12. Panhandle Rancher – I completely agree with S&W being better, and my personal revolvers are all currently Smiths or Rugers, but you’ll pay more, and might have a real tough time hitting that $400 goal even in the used market. On a budget, how good does it HAVE to be? I’d rather have top of the line, but I’ve used Taurus in the past, they were rugged and dependable, and I wouldn’t have any worries if I had to economize and wanted multiple handguns for my money. I’d really hate to see folks put all their eggs in one basket, if they have a viable alternative.

    Don’t want come off all fanboy, but thanks for all your contribution to this blog. You have some of the most interesting and useful posts.

  13. Irish, glad it worked for you

    I have seen a lot of so called ‘experts’ on the 1911. A slip dropped hammer is a serious event indeed. The thumb decock method is the best I’ve found. If you release the trigger after the hammer starts forward, the half cock will engage every time. In fact this is one of the required safety checks I go through before shooting a pistol at practice. With a weapon like the 1911, every safety is critical and along with a bore check before target shooting, I verify functionality of all safeties – including the very important slide disconnect safety.

    A little harder to master is charging the weapon using muzzle friction ridges rather than those on the rear of the slide. Most serious tactical 1911s will have friction ridges near the muzzle as well as at the rear of the slide. Some of the little Kimber’s do not. Most people use an opposing action holding the frame with one hand and the slide with the other (thumbs pointing toward one another on the same side of the slide) pointing the muzzle to the weak hand side of the shooter and sometimes at the forearm in order to charge the weapon. This is biomechanically efficient but fraught with danger, both to the shooter and to his partner. After a while this bad habit becomes so automatic that the shooter never looks to the side to see where the muzzle is pointing.

    The ‘correct’ way to charge the 1911 is to grip the slide just behind the muzzle using the opposite hand so that your thumbs are on opposite sides of the weapon and pointing in the direction of the muzzle. This is awkward to begin with but with practice becomes as automatic as the common bad ole method. Being careful with body parts near the muzzle of any weapon is axiomatic. In any event, gripping the weapon this way forces the shooter to look down the muzzle axis. Any other way usually points the muzzle to the side or behind the shooter. Bad bad bad! I would be happy to create a short post with photos showing both the decock method, the safe charging method, and functional safety check if anyone is interested.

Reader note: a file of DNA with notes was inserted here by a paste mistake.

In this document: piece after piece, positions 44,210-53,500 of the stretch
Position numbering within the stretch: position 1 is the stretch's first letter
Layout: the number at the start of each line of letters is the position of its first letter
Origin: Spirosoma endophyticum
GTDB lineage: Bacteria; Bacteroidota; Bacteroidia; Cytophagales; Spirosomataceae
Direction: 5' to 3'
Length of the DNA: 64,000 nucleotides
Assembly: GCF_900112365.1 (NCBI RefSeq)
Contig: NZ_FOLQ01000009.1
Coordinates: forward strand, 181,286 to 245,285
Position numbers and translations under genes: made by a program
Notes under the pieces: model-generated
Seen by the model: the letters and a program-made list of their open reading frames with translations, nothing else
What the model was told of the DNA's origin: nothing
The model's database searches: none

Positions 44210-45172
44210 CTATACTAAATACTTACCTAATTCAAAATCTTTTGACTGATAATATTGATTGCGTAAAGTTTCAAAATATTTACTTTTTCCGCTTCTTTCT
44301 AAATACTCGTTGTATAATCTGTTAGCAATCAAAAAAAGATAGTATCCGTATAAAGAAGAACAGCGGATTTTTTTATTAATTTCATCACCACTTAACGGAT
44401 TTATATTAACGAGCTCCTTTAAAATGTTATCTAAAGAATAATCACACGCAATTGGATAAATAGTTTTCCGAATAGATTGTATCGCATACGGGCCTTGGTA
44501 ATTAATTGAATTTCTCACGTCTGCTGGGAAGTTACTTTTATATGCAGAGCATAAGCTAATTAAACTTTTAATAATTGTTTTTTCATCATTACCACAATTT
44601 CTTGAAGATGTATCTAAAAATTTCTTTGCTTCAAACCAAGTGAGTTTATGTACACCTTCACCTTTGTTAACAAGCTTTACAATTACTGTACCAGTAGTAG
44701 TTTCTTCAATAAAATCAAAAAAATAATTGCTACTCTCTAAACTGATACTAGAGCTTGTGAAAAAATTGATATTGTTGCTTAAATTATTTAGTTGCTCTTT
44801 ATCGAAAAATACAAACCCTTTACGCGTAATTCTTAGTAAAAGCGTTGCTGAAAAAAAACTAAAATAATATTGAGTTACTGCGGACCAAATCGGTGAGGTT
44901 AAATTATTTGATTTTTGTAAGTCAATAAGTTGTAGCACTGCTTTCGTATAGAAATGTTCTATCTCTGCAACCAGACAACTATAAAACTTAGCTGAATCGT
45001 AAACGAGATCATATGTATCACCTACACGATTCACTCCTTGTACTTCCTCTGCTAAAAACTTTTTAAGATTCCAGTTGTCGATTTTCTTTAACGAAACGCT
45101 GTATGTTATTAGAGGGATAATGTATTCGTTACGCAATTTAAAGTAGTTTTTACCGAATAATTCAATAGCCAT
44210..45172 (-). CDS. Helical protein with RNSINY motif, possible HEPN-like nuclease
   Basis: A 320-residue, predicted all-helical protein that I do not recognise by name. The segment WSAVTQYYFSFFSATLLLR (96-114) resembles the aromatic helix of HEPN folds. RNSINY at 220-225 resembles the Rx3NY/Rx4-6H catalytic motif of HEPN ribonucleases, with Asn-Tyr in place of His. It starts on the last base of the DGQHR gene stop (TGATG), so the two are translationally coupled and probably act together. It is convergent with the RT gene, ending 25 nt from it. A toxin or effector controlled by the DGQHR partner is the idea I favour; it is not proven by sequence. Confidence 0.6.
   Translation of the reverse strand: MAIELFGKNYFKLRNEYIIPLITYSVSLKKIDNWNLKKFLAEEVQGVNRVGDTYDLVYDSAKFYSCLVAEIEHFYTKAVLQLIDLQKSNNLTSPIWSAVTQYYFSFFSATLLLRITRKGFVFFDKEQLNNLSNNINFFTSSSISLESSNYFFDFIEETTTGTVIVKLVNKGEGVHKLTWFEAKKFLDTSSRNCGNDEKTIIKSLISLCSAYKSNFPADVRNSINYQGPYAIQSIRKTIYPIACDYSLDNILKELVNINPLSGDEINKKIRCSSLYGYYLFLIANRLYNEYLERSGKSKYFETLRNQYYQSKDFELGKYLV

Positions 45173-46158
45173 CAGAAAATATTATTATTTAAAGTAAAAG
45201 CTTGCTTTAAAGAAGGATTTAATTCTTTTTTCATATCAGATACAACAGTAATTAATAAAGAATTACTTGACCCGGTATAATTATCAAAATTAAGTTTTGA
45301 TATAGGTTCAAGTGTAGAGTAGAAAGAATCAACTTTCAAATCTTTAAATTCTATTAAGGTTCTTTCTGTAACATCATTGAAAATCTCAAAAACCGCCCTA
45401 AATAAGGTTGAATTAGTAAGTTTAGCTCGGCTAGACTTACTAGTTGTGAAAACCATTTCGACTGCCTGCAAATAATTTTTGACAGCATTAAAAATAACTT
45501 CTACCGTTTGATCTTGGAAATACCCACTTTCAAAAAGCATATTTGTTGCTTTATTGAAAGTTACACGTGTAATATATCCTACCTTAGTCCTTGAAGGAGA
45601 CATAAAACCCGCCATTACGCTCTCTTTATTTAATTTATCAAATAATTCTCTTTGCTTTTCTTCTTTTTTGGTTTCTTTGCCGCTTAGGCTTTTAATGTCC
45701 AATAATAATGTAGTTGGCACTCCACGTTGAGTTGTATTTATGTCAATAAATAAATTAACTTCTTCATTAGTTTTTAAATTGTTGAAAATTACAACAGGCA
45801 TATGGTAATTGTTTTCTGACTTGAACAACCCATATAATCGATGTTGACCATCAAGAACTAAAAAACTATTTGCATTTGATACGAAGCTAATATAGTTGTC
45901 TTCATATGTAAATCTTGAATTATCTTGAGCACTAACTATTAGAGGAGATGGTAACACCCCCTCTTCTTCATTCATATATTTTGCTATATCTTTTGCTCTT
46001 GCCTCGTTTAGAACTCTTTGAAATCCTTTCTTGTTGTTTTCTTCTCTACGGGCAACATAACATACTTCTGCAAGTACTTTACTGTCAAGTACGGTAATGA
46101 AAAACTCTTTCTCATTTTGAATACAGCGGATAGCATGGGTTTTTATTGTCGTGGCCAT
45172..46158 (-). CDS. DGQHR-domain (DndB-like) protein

In a past life I went through about 50,000 rounds per year, year after year, with the .45. After a decade of this, one becomes fast, accurate, and lethal – and glimmer of understanding about pistol fighting happens. Our brass was collected in Dempsey dumpsters every day. As the pace of training increases, so does the likelihood of accidental discharge. The folks I shot with learned from experience, some of it sad experience, how to safely handle a pistol.

    Irish, there is no way to predict what magazine a 3″ barrel will take as it is all in the grip length. With the Kimber, I think only the two short grip model Kimber .45s take the short magazine and a regular length magazine will work in them but stick out of the grip. Kimber makes a long grip short barrel .45 that some like.

    All my best,
    PR

  14. TJMO, a reasoned response for buying a Taurus, and thank you for reading my scribbles.

    Let me know what you think about the cheap route after that first bullet goes zinging by your head. I know several people who once carried a 9mm because it was more convenient suddenly re-invest in a .45 after their first bad encounter with danger. Please, I’m not trying to be a smart-a here but my point is, that when someone is really really trying to kill you or a loved one, how much should you spend to counter that threat?

    When you’re life is really on the line and not just pretend – only then can anyone really understand the value of quality. Too little, too late, is too often common.

    PR

  15. I chose the sig p238 also known as the miniture 1911 it is a 380, otherwise called 9mm short, it can be found at 500 on sale, that’s a 100 more than you wanted to spend, but the sights, and trigger pull is well worth that, it also offers the extended clip you are looking for… I’ve yet to show any of my friends this gun who has not acquired one for themselves. It is my favorite cc gun by far

  16. Sorry Doomsday, it would be a cold day in….when I pay $500 for any .380 especially when I can pick up a decent used Makarov (Walther clone) with 2 mags and pacmeyer grips for $150. regards, D.